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Governor Hochul Visits BNL’s New Laboratory for BioMolecular Structure

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Hochul bnl mcinnis
Governor Kathy Hochul tours the Laboratory for BioMolecular Structure (LBMS) at Brookhaven National Laboratory with BNL Director Doon Gibbs, Associate Lab Director John Hill, Stony Brook President Maurie McInnis and lead scientist Sean McSweeny.

New York State Governor Kathy Hochul visited Brookhaven National Laboratory (BNL) on Jan. 21 and toured its new Laboratory for BioMolecular Structure (LBMS), which has conducted game-changing research to overcome the COVID pandemic.

Stony Brook University President Maurie McInnis introduced the governor at her press conference following the tour, noting that the lab’s National Synchrotron Light Source II supports the work of more than 100 research groups and 200 Stony Brook faculty and students, who conduct world-class research in partnership with BNL scientists. LBMS is attached to the National Synchrotron Light Source II and was funded with $15 million from Empire State Development.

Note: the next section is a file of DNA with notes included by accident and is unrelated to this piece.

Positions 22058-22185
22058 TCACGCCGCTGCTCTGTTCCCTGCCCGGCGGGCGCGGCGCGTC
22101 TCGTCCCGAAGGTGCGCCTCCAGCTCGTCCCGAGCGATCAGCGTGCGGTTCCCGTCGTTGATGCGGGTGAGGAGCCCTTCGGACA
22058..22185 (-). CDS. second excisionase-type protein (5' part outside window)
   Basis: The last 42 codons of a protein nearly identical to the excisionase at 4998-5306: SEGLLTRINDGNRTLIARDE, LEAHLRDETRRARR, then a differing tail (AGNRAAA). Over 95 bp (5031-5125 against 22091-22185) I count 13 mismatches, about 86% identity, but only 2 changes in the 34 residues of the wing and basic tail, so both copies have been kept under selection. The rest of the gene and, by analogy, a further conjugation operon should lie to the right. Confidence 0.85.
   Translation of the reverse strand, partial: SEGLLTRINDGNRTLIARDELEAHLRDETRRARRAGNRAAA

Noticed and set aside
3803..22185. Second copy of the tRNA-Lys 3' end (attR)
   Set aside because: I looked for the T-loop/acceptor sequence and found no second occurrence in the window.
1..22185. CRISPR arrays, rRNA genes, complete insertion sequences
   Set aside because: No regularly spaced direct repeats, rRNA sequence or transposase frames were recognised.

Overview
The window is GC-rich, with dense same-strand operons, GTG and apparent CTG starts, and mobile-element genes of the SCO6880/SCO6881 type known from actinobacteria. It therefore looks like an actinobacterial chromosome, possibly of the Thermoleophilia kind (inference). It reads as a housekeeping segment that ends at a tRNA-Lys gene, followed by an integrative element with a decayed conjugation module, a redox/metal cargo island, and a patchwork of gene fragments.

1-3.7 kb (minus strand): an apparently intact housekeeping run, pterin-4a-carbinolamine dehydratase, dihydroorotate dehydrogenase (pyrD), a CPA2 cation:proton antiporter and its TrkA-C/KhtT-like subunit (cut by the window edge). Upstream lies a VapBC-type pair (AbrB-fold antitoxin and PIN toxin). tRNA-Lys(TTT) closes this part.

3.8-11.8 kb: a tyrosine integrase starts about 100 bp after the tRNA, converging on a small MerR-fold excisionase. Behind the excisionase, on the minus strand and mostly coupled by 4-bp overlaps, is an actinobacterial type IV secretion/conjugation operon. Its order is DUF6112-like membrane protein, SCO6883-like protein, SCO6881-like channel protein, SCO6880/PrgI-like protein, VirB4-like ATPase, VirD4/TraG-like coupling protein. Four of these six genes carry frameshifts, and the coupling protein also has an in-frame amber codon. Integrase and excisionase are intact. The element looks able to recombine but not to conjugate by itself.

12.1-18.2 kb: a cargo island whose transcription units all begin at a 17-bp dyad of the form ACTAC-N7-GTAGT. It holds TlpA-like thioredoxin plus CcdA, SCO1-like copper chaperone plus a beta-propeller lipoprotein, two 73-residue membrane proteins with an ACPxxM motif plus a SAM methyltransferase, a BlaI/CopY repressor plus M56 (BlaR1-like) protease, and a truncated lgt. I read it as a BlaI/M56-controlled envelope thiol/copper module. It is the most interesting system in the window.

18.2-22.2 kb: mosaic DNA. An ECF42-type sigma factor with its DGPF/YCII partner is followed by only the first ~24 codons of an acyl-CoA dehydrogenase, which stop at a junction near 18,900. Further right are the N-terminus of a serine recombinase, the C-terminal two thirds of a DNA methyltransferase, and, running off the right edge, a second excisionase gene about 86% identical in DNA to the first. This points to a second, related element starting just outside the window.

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Stony Brook University President Maurie McInnis.

“Governor, using the Cryo-Electron microscopes at BNL’s Laboratory for BioMolecular Structure, we are proud and deeply grateful to have been able to assist the state and your efforts in finding the answers that now help protect so many people not only here in New York, and throughout our country, but around the world — research and results that have been so desperately needed during this pandemic,” McInnis said. “Whether it be COVID or so many other challenges, including creating sustainable and renewable energy technologies or developing innovative ways to deliver on New York State’s climate goals, our partnership with the state is making a world of difference today and into the future.”

Stony Brook co-manages Brookhaven National Laboratory for the U.S. Department of Energy — one of only eight universities in the country with a role in running a federal research laboratory.

Governor Hochul delivered her weekly COVID update while at the lab, noting that the state’s seven-day average dropped to below 10 percent for the first time since Dec. 20, as cases decline in all regions. “I want to thank New Yorkers for doing the right thing to get where we are in fighting this winter surge,” said Hochul, who also announced 17 new #VaxforKids pop-up vaccination sites aimed at increasing vaccination rates among children and adolescents. A total of 80 sites will be established over a six-week period statewide.

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